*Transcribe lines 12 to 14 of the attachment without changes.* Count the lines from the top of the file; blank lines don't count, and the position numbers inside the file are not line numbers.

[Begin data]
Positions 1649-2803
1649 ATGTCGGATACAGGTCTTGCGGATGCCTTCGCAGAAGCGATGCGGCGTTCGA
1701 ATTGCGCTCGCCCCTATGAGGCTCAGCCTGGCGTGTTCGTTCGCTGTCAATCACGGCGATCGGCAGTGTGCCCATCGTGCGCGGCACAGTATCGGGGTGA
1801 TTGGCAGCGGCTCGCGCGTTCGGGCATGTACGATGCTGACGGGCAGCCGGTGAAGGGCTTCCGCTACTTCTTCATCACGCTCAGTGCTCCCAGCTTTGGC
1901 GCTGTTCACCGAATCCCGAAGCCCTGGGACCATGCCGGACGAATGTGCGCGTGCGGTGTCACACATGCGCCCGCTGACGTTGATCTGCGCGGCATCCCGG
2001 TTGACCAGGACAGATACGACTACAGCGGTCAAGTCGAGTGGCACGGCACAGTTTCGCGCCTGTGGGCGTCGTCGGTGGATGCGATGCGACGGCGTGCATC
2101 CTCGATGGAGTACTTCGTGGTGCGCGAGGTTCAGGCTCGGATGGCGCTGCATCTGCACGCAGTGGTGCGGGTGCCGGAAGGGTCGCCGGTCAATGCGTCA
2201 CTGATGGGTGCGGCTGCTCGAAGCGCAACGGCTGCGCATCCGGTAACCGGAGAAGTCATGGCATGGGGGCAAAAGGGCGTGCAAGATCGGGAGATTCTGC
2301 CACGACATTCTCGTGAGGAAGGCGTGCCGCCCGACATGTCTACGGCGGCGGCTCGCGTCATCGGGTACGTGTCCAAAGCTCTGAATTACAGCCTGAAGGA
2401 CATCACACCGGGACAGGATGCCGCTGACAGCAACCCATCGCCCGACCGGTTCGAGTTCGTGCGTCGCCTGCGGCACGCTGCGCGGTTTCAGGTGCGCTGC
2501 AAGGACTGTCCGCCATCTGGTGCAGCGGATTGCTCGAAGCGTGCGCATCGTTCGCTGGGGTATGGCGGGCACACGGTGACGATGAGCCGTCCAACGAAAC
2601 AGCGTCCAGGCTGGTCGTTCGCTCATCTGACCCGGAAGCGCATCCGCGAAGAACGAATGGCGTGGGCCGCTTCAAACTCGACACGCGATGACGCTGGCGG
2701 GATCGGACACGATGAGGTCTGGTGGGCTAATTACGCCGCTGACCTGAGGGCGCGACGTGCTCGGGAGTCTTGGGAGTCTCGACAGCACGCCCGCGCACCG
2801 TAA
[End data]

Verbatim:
2601 AGCGTCCAGGCTGGTCGTTCGCTCATCTGACCCGGAAGCGCATCCGCGAAGAACGAATGGCGTGGGCCGCTTCAAACTCGACACGCGATGACGCTGGCGG
2701 GATCGGACACGATGAGGTCTGGTGGGCTAATTACGCCGCTGACCTGAGGGCGCGACGTGCTCGGGAGTCTTGGGAGTCTCGACAGCACGCCCGCGCACCG
2801 TAA